Forget the idea of the "diabetic diet" -- a restrictive regime that
puts certain foods strictly off-limits. The healthiest diet for people with
type 2 diabetes is the same diet that's best for everyone else.
That means eating a wide variety of foods, and including items from all the
major food groups represented on the Food Pyramid -- protein, dairy, grains,
and fruits and vegetables -- every day. It means watching your portion sizes.
It means getting enough fiber, and avoiding an overload of fat, salt, alcohol,
and sugar. (Yes, you can have dessert -- in moderation, and with a little
Editor's Note: Food Pyramid Replaced
In June 2011, the USDA replaced the food pyramid with a new plate icon.
Following these steps will not only help control your blood sugar, but can
also help you reach a healthy weight, something that's especially important for
people with diabetes.
Your Healthy Eating Plan
As with any medical condition, people with type 2 diabetes should check with
their doctors before starting any diet or exercise program. It's also a good
idea to work with a registered dietitian and/or diabetes educator to come up
with an eating plan that suits your needs.
Two of the main tools doctors and dietitians use to help you plan healthy
Food exchanges. This system divides foods into major categories --
starches, fruits and vegetables, dairy, proteins, and fats -- and tells you how
many portions of each you should have each day.
Carbohydrate counting. With this system, you keep track of the grams
of carbohydrate (starches and sugars) you consume, with the idea of spreading
them out through the day to help keep your blood sugar steady.
The end result should be a plan tailored to your needs: one that takes your
age, gender, lifestyle, and eating habits into account.
Putting Your Plan Into Action
While you should be able to eat most of the same things as everyone else,
people with diabetes often have to limit the amounts they eat, prepare food in
different ways than they may have been used to, and think about when
Consider the issue of consistency: If you have diabetes, you need to eat
about the same amount every day, and at about the same times. You shouldn't
skip meals, or go more than four or five hours without eating during the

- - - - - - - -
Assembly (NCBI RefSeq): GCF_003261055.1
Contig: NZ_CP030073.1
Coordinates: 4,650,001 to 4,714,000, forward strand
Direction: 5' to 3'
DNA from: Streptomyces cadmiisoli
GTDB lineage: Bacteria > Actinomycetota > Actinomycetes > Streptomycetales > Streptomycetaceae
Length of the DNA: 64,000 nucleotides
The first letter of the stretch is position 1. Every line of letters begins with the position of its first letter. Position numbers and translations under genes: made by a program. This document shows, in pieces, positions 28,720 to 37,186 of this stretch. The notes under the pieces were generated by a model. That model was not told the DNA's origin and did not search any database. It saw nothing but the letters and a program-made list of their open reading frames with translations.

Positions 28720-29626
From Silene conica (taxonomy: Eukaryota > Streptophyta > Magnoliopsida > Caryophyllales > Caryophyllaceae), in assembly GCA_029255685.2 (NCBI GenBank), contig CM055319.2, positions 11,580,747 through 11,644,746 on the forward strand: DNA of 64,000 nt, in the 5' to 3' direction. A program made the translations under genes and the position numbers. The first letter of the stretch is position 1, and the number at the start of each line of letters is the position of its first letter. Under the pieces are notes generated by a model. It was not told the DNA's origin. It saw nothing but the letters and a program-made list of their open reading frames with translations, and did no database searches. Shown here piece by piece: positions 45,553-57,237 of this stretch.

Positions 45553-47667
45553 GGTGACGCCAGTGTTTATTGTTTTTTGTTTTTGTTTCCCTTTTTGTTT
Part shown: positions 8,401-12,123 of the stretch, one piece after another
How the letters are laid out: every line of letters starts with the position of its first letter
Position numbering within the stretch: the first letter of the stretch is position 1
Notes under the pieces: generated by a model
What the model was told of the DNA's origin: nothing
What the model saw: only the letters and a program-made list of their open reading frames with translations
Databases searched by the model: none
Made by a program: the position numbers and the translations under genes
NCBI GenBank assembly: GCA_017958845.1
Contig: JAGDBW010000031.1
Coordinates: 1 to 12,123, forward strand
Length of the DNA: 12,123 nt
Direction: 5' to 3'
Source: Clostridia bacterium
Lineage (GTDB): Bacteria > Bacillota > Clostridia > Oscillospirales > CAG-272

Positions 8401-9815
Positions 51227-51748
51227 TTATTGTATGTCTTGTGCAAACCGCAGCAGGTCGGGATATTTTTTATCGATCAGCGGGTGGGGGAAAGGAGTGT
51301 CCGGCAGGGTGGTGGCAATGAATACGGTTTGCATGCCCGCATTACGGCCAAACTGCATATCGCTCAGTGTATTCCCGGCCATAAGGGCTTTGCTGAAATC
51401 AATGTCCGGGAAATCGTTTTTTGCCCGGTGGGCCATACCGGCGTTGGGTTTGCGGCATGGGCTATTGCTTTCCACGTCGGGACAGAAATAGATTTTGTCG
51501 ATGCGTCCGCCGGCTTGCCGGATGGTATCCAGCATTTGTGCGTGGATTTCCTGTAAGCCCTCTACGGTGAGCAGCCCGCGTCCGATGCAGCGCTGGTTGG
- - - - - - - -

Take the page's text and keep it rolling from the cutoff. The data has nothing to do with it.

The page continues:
Another important element of a healthy diet is portion control. Your
health-care team can help you learn to gauge correct portion sizes, which are
often smaller than we've come to expect in the age of super-sizing. For
example, one serving of meat is about the size of a deck of cards, and a
serving of pasta is about the size of half a tennis ball.
No more diet myths
But just what should those portions consist of on any given day? Here are
some guidelines for various types of foods you may have questions or
Sugar: Most experts now agree that it's OK for people with diabetes
to have a little dessert now and then. Sugar is just another form of
carbohydrate, so you can substitute a sweet for another starch (say, bread or
pasta) in your eating plan. But keep in mind that most sugary foods have lots
of calories, and few of the nutrients your body needs.
Fat: Too much fat is bad for anyone, but especially for people with
diabetes. A high-fat, high-cholesterol diet increases your risk of heart and
artery disease -- and people with diabetes already are more likely to get these
diseases. And, of course, eating too much fat can make you fat. So
choose lean cuts of meat, or fish or skinless poultry. Switch to skim or
low-fat dairy products. Cut out butter, and substitute low-fat margarine or
other seasonings such as broth, herbs, and fruit juices.
Salt: People with diabetes are at higher risk of high blood